Stella's Place Blog

How to protect your mental health during scary world events

Scary world news can affect our mental health. The weight of current global events can cause uncertainty; you may feel fear, anxiety or a loss of control over your own life and plans. You may worry for the safety of strangers, loved ones or yourself. And if you have lived through similar events in the past, it may bring up traumatic memories.

At Stella’s Place, we are here and we understand. Know that whatever you feel is valid. Know that we care about you and your mental health. And know that you are not alone in this.

During these unsettling times, we want to share some advice to help you cope and support your loved ones during these uncertain times, as shared by our friends at Mental Health Foundation UK.

Stay informed, AND be aware of your limits

Ask yourself, “how much information and scary world news am I currently taking in? And how does it make me feel?”

If it’s having a negative effect on how you feel, try to:

  • take a short break from the news or social media
  • mute or turn off news notifications on your smartphone 
  • mute or unfollow social media accounts that are reporting on it
  • or limit your news intake to once a day
  • consider using audio only and closing images

Check in with yourself, ask “how do I feel now that I’ve had a space from the news?”

If you find that the break has helped, then try to continue:

  • to stay informed in bitesize portions
  • to take space from social media and the news when you need to
  • to pause and check in on how you feel
  • to manage your social media platform use based on how they make you feel

Be intentional in how you are consuming your news, and, as much as you can, avoid long scrolling sessions. Try to accept that, although we may want to help or change the current global and national situation, some of these things may be out of our control.

Engage with your community in a meaningful way

If the uncertainty surrounding the news is bringing about feelings of fear and isolation, remember that there are people who are feeling the exact same way right now and that there are things that we can do to tackle this.

Something you can do to tackle these feelings is to connect with your local community. This can help you to feel more empowered and connected, and less alone.

Connect with your local community by:

  • getting involved in local volunteering opportunities
  • joining a local community group or meet-up to connect with community opportunities in your area, or take part in activities you enjoy like cooking, painting or gardening
  • dropping into Stella’s Place open café for young adults ages 16-29, Monday ti Thursday, 1:00 to 5:00pm

Some of us feel better when we are connected to others. Helping others and engaging with our local community in a meaningful way can be good for our mental health. On the other hand, engaging with others can also feel scary for some of us. If this is the case for you, know that we are here for you; we can support your through our People Are Scary social anxiety program, or our online BeanBagChat app, where you can connect with a counsellor to discuss anything that’s on your mind.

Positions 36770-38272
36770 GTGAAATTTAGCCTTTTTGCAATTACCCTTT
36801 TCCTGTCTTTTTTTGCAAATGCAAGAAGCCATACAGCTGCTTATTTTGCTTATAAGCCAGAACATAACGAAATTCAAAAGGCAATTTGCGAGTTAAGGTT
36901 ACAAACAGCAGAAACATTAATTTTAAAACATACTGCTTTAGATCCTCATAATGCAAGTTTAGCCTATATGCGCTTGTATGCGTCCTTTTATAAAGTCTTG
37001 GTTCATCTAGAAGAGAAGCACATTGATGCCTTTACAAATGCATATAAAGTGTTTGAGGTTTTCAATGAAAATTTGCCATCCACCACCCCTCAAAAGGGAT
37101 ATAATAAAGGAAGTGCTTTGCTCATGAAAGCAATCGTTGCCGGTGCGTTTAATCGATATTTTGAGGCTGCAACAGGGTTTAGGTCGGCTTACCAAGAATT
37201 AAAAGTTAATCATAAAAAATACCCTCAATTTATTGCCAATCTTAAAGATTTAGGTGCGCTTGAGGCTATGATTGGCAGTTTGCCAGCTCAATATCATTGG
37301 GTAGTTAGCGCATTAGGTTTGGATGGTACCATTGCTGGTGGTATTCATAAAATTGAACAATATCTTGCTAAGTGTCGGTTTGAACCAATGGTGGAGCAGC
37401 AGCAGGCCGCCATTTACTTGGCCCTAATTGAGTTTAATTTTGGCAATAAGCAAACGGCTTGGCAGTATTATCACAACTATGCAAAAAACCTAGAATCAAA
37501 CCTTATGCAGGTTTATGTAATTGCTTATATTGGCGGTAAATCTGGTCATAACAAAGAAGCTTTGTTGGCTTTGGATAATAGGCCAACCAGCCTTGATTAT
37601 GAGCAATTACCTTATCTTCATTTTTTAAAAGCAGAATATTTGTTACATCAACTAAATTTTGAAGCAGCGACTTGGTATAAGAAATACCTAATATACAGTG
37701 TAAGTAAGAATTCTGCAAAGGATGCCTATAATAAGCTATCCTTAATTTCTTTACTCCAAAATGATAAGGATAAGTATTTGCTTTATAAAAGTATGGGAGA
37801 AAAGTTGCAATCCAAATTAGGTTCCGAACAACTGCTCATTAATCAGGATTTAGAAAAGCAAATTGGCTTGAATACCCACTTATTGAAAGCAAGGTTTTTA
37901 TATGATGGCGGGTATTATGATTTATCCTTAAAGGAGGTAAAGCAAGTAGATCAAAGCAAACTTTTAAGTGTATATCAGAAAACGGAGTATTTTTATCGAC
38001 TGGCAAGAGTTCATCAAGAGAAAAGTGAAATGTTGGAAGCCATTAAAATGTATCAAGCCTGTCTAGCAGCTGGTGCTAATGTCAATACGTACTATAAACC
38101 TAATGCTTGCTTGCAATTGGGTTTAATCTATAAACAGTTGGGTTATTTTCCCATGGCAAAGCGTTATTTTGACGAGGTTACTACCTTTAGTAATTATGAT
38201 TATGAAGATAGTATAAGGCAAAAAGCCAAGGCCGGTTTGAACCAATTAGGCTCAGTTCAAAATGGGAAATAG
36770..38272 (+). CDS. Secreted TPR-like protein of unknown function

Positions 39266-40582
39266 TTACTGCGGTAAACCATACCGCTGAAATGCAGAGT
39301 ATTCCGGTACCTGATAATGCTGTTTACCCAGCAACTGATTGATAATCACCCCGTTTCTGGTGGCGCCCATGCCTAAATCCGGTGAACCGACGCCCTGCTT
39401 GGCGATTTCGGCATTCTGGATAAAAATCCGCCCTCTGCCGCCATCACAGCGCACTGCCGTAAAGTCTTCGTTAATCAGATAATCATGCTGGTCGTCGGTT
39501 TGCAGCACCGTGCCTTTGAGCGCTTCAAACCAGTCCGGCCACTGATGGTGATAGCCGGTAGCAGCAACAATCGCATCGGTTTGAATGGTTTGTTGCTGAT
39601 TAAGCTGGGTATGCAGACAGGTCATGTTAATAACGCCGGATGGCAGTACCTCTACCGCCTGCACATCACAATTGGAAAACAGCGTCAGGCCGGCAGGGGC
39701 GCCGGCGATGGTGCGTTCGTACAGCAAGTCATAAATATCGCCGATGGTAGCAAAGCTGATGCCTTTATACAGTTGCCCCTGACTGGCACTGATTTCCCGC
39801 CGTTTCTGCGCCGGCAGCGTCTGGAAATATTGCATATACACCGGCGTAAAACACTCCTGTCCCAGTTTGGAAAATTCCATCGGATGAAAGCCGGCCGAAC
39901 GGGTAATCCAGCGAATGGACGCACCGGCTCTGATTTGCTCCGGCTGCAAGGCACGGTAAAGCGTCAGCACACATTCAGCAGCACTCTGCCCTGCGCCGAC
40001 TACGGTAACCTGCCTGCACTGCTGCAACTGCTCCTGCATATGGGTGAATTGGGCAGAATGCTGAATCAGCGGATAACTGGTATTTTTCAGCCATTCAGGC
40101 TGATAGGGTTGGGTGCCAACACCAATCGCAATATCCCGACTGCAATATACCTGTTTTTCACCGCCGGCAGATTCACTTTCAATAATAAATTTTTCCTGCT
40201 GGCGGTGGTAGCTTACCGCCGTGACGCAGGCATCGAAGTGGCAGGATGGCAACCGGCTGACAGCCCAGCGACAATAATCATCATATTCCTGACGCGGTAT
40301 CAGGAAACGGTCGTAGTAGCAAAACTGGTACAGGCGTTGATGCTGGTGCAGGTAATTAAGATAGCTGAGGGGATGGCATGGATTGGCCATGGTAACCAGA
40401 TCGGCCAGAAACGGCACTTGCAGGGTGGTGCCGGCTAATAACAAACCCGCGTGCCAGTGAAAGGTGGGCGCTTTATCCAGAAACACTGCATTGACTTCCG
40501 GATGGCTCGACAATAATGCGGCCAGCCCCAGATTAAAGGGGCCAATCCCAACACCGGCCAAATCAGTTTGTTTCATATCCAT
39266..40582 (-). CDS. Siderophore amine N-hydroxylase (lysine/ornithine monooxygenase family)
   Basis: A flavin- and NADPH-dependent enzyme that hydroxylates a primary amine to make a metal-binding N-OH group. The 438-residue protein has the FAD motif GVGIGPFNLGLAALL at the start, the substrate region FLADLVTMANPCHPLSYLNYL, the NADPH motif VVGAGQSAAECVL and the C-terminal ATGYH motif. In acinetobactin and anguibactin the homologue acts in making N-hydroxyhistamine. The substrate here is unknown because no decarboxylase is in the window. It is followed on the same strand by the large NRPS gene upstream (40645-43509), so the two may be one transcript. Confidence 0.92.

When taking in or talking about world news, be mindful of how you feel during and after you stop engaging. If you feel depressed, anxious or fearful but find yourself unable to disengage, you may find it helpful to speak to a counsellor. A trained professional can help you identify signs of when you may need to disengage, and provide you with tips on how to do so.

Don’t bottle it up

When you feel overwhelmed, try to reach out for support. There are people and organizations that want to help:

  • Download our free BeanBagChat App to speak to a trusted counsellor
  • Join us at Stella’s Place for Drop-In Counselling on Tuesdays & Thursdays from 2-6pm
  • Talk to a friend, family member or your GP
  • Call Kids Help Phone at 1-(800)-668-6868
  • In Crisis, contact the Gerstein Center at (416) 929-5200
  • Contact 211 to be connected to social services and community support

You could also try to express how you are feeling through creativity. You could write in a journal, listen to an emotive song, draw or dance – whichever way that feels right for you. Try to stay with those activities for at least a few minutes to unlock their powerful effects on your well-being.

Look after your mental health

Give time and priority to activities and actions that are good for your mental health. What works will be different for each person, so tune into what is right for you. Here are a few things to get you started. Try to:

  • have a healthy sleep routine
  • bring movement into your day 
  • nourish your body and mind with healthy foods
  • spend quality time with friends, family and loved ones
  • connect with nature to help reduce stress and improve your mood

All of these can help you to feel better and to take your mind off the stress of the news cycle.

This article was originally shared by Mental Health Foundation UK. You can read the original article here.